If you would be a real seeker after truth, it is necessary that at least once in your life you doubt, as far as possible, all things.
I hope that posterity will judge me kindly, not only as to the things which I have explained, but also to those which I have intentionally omitted so as to leave to others the pleasure of discovery.
Divide each difficulty into as many parts as is feasible and necessary to resolve it.
It is not enough to have a good mind; the main thing is to use it well.
Except our own thoughts, there is nothing absolutely in our power.
Common sense is the most fairly distributed thing in the world, for each one thinks he is so well-endowed with it that even those who are hardest to satisfy in all other matters are not in the habit of desiring more of it than they already have.
Each problem that I solved became a rule, which served afterwards to solve other problems.
One cannot conceive anything so strange and so implausible that it has not already been said by one philosopher or another.
It is only prudent never to place complete confidence in that by which we have even once been deceived.
The greatest minds are capable of the greatest vices as well as of the greatest virtues.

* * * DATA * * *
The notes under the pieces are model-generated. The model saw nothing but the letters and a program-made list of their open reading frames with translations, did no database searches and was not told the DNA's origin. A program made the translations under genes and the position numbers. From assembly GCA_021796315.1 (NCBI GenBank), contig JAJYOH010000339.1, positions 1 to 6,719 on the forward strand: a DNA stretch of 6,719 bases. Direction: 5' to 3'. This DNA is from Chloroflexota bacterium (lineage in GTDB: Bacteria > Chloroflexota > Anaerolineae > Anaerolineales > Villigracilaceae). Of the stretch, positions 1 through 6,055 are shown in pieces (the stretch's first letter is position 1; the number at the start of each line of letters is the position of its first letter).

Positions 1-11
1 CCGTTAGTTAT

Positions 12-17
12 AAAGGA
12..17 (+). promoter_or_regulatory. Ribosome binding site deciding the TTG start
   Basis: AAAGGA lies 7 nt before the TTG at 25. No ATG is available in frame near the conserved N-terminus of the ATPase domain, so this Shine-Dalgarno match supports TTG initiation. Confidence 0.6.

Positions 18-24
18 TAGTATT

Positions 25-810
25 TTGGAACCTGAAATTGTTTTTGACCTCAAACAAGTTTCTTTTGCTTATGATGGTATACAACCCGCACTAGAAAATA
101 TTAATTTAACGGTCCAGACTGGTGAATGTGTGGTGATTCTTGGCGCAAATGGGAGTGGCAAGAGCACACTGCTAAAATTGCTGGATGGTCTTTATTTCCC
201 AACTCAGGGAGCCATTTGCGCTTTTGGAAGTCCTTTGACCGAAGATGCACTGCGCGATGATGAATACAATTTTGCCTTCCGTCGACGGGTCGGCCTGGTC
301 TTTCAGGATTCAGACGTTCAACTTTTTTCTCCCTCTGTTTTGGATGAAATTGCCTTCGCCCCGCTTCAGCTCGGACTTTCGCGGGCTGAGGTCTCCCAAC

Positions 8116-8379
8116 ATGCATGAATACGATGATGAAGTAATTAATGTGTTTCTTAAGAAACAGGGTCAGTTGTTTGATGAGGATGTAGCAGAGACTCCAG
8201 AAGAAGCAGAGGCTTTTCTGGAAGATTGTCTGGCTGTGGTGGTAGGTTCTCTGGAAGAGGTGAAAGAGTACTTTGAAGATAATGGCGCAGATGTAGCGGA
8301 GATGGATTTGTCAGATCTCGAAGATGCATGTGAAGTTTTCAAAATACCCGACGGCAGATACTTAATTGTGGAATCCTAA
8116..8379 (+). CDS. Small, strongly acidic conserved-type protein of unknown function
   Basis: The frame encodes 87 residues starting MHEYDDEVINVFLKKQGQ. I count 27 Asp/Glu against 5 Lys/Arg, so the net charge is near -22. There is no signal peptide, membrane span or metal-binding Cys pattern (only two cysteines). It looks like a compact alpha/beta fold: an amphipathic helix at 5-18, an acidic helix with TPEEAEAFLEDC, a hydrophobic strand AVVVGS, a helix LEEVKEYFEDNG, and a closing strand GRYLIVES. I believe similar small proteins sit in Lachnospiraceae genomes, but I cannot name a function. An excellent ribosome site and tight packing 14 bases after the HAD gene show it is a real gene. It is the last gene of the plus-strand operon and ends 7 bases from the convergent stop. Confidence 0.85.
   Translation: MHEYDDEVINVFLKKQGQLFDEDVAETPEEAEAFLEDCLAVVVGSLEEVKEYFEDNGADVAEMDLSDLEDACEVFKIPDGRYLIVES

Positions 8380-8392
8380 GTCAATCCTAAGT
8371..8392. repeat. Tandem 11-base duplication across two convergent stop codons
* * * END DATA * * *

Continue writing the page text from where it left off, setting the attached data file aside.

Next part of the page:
The reading of all good books is like a conversation with the finest minds of past centuries.
A state is better governed which has few laws, and those laws strictly observed.
Perfect numbers like perfect men are very rare.
I think; therefore I am.
Illusory joy is often worth more than genuine sorrow.
The senses deceive from time to time, and it is prudent never to trust wholly those who have deceived us even once.
When it is not in our power to follow what is true, we ought to follow what is most probable.
Whenever anyone has offended me, I try to raise my soul so high that the offense cannot reach it.
I am accustomed to sleep and in my dreams to imagine the same things that lunatics imagine when awake.
Nothing is more fairly distributed than common sense: no one thinks he needs more of it than he already has.